Organisational best practice defined by the existence of a Privacy Office

Key to ensuring the success of a Privacy Office, which incorporates data governance, information security and regulatory compliance, is incorporating people change management.

Johannesburg, 20 Nov 2019
Read time 2min 10sec

Cyrus Ndyamba, from Bizmod Consulting, says that a Privacy Office is far more than just about compliance. “For large organisations processing personal information in SA, it is vital that a Privacy Office is established internally.” 

Ndyamba says that a Privacy Office helps to establish best practices regarding privacy, data governance, information security and organisational culture, while ensuring that the Protection of Personal Information Act (Popia) and the Promotion of Access to Information Act (Paia) are fully complied with.

Ndyamba says there are three crucial roles that the Privacy Office is primarily responsible for:

  • Compliance: The Privacy Office is responsible for ensuring that the organisation adheres to Popia and Paia, and that both legislations are clearly understood by the organisation. For entities with operations outside of SA, it is important to ensure that the trans-border requirements are fully understood and complied with.
  • Operationalising the privacy function: Although regulatory requirements are a key driver in the implementation of data protection, operationalisation of privacy further entails positioning the function as a strategic partner in day-to-day business practices. This is best achieved by embedding privacy as a default setting and applying “privacy by design” principles to everyday business processes and activities.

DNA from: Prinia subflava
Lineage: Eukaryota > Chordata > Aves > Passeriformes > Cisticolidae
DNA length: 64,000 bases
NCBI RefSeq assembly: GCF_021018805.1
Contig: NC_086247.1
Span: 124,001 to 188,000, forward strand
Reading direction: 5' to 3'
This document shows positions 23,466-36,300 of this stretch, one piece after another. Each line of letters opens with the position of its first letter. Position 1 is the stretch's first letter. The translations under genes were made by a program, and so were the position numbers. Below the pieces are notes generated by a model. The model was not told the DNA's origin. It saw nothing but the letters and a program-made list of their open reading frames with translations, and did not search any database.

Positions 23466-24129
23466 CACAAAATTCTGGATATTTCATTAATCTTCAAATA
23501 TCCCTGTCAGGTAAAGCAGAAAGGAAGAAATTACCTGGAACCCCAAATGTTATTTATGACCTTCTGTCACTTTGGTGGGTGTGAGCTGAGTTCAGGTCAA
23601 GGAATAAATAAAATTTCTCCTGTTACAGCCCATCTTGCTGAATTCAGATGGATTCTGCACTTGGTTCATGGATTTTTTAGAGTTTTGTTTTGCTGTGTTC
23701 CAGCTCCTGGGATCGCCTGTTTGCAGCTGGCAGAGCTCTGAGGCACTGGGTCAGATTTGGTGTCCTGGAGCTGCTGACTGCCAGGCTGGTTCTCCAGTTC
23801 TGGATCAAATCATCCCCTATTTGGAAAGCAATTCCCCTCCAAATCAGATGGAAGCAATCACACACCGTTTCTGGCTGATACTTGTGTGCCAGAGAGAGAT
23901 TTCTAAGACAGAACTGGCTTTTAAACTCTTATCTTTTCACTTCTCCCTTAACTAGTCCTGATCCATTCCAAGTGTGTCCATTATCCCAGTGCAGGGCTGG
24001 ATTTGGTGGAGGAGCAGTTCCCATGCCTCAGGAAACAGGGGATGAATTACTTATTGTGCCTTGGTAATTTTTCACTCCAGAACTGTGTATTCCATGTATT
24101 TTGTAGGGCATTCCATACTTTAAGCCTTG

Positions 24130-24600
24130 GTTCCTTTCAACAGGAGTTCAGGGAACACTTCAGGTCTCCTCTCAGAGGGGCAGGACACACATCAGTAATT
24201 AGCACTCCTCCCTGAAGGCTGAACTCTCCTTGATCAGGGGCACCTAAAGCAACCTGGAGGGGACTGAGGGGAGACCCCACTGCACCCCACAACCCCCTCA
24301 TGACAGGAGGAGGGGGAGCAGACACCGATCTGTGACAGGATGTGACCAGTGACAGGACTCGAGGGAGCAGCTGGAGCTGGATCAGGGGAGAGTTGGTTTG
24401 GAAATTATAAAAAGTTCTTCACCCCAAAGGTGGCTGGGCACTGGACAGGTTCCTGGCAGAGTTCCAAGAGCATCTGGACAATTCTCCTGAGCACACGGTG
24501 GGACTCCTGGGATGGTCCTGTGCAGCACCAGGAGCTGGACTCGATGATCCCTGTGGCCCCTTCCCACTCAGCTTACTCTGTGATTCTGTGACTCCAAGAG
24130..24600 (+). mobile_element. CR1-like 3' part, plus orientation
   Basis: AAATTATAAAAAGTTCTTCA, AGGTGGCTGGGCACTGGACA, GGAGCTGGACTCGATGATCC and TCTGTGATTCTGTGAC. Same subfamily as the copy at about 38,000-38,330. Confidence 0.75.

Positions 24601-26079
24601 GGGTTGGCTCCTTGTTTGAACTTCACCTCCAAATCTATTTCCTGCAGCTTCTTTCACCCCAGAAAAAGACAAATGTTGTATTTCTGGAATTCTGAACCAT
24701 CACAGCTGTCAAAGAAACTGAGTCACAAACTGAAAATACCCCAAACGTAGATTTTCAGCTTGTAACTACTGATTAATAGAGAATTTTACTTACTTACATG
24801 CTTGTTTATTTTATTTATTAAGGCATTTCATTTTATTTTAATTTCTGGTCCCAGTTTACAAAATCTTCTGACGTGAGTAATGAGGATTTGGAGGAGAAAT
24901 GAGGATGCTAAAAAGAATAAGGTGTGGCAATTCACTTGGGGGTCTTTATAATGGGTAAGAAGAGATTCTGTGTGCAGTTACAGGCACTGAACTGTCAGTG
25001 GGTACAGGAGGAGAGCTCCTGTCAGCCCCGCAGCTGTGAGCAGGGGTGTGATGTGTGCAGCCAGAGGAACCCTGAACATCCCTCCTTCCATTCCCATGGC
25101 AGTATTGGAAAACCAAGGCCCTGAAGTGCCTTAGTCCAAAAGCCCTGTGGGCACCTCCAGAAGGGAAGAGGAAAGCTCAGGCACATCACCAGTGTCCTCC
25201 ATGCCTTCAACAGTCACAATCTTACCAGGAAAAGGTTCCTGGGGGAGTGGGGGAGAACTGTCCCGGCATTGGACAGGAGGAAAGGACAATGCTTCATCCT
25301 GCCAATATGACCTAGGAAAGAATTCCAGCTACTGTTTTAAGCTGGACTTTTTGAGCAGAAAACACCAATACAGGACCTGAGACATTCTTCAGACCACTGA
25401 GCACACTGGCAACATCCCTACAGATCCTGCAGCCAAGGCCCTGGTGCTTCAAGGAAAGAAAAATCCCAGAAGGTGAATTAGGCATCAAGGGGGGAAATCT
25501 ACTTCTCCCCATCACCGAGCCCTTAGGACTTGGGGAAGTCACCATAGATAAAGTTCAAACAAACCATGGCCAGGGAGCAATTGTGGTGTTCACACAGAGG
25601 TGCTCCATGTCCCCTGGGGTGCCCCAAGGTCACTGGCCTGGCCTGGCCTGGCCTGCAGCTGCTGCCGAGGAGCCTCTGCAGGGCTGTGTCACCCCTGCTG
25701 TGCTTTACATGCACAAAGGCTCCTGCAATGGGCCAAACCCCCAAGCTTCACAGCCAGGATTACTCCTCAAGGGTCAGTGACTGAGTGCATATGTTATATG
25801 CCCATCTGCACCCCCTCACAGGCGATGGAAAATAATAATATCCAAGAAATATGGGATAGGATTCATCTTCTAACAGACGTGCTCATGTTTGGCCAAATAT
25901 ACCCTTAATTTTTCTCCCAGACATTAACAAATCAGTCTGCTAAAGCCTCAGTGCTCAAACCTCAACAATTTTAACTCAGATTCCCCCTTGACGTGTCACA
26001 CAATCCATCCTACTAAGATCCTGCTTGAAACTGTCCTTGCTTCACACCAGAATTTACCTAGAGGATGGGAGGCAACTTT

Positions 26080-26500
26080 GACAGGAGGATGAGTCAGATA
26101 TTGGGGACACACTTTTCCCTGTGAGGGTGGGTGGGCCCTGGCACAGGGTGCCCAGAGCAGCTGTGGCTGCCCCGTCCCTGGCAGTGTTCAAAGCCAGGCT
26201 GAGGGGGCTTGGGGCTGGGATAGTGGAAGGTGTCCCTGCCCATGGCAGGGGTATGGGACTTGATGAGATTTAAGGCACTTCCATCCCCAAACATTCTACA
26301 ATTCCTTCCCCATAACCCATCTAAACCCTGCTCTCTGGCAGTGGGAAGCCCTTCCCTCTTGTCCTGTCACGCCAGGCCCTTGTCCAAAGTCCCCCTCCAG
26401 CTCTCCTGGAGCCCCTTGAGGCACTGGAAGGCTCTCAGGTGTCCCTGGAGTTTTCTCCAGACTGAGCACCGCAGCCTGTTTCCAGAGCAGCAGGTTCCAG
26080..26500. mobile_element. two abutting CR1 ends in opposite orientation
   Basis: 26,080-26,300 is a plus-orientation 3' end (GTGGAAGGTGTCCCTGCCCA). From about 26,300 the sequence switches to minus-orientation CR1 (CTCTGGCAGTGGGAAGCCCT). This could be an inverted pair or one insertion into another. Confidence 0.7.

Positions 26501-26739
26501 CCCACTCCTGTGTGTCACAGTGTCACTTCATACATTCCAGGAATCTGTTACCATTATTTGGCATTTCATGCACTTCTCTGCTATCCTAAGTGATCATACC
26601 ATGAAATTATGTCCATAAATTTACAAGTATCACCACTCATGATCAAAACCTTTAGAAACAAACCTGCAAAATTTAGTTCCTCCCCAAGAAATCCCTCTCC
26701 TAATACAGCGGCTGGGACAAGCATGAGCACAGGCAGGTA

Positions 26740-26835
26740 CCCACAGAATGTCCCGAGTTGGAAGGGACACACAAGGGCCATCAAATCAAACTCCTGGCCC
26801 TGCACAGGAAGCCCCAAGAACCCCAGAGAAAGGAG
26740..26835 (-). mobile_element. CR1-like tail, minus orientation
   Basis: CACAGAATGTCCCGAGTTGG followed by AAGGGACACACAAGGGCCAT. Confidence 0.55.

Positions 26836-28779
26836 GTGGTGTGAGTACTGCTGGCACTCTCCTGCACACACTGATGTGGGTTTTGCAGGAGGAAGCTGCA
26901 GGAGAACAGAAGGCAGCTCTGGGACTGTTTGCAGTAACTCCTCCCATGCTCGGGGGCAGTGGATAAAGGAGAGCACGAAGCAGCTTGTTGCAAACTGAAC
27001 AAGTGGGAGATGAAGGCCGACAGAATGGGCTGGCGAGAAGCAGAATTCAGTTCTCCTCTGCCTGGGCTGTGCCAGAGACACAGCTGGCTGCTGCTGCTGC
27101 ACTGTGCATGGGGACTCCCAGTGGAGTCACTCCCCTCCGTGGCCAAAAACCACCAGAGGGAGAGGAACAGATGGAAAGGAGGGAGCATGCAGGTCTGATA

• Technical implementation: In an effort to enhance the organisation's privacy and security position, certain technical security requirements or system changes need to be implemented by the organisation.It is the role of the Privacy Office to clearly articulate these technical security requirements and contract with technology teams to ensure that these requirements are implemented and realised.

"The risks for organisations not creating a Privacy Office are considerable," warns Ndyamba. He cites the top three risks as:

  • Penalties for non-compliance being issued by the Information Regulator. The Information Regulator has extensive powers, including being able to hold a responsible party accountable for failing to comply with Popia and Paia.
  • The reputational damage resulting from a data breach.
  • Financial loss resulting from a decrease or loss of competitive advantage.

“Ultimately, a key element in ensuring the success of setting up a Privacy Office, which will fulfil the above responsibilities, is incorporating people change management at every step of the process. Regulatory compliance, adoption of 'privacy by design' and organisational adherence to privacy and security controls requires adoption from employees at all levels within the organisation,” concludes Ndyamba.

For more information, visit

Editorial contacts
Inge Lawrence